Industry leaders meet to ensure joined up approach to tackling transport decarbonisation

 
Transport secretary Grant Shapps this week launched the first meeting of the Net Zero Transport Board to help guide the decarbonisation of UK transport.

The board brings together high-profile leaders from a range of fields including behavioural change and policy, as well as experts from a number of prominent industry sectors including environment, science, aviation and technology. The meetings aim to create a collaborative and joined up approach to tackling the wide-ranging issue of transport decarbonisation.

The first meeting allowed Shapps, transport minister Rachel Maclean and minister for clean growth Kwasi Kwarteng to hear from high-profile expert stakeholders on what steps they feel government should be taking to ensure a green recovery from coronavirus (Covid-19) and the associated economic impact.

The agenda covered what further action the government should be taking to support jobs and the economy in line with the UK’s transport decarbonisation goals with Shapps highlighting the government’s aim for two million jobs by 2030 in the low carbon economy and its supply chains, up from 460,000 today.

Shapps said many of the actions being taken to deliver net zero are investments that will also stimulate the economy and grow new low carbon industries across the UK.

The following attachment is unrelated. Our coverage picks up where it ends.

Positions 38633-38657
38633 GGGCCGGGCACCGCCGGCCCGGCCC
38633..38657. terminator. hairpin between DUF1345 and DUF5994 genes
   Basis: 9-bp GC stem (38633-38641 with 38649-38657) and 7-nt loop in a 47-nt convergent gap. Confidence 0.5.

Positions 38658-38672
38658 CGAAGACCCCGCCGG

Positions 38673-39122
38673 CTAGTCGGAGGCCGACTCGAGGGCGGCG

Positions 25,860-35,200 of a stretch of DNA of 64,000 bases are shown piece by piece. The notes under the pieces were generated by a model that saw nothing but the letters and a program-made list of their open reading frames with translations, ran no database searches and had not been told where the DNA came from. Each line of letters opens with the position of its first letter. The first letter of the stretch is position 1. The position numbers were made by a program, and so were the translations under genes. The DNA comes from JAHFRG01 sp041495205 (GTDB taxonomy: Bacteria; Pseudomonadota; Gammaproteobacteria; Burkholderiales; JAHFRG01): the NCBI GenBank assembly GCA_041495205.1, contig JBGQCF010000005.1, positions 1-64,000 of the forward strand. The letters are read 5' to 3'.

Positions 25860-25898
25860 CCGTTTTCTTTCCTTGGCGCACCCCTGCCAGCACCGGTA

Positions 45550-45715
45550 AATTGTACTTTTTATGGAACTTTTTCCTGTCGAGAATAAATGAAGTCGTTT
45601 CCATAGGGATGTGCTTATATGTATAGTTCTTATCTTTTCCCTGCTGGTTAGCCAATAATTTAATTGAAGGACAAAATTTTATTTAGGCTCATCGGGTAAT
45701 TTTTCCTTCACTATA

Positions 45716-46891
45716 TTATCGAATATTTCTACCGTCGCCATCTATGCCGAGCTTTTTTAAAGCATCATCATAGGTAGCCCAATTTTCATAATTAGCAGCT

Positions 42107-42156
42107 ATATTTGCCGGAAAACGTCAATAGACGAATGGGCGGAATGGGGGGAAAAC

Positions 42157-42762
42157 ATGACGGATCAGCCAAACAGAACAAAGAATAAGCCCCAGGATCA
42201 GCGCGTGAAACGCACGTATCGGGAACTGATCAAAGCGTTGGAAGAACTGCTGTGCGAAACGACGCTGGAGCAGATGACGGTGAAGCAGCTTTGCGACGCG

“Transport has a huge part to play in tackling climate change and today’s meeting is another important step for this country on our road to net zero,” he added.

“Clearly our ground-breaking transport decarbonisation plan must be shaped by the best brains and informed by the widest array of expertise and experience.

“I’m determined to build a greener, healthier, more prosperous Britain for future generations and I have no doubt that the Net Zero Transport Board will play an integral part in our green recovery.”

The board will also help shape and inform the transport decarbonisation plan coming later this year. It is the first time the UK will lay out its approach to decarbonising every form of transport, setting out a credible and ambitious pathway to delivering transport’s contribution to carbon budgets and to meeting net zero by 2050.

Last year, the UK became the first major economy in the world to pass laws to end its contribution to global warming by 2050. The target will require the UK to bring all greenhouse gas emissions to net zero by 2050, compared with the previous target of at least 80% reduction from 1990 levels.

Alongside the first meeting of the board, the government is also providing an opportunity for the public to feed back their views online on the development of the transport decarbonisation plan.

“The Transport Net Zero Board will be a key component of our ‘greenprint’ for the future,” said Maclean.

“The coronavirus pandemic has led to people making huge changes to the way they live, work and travel, and we want to capitalise and build on the new habits people have developed, as well as champion the power of new, cleaner technologies on our road to a green recovery.”

 
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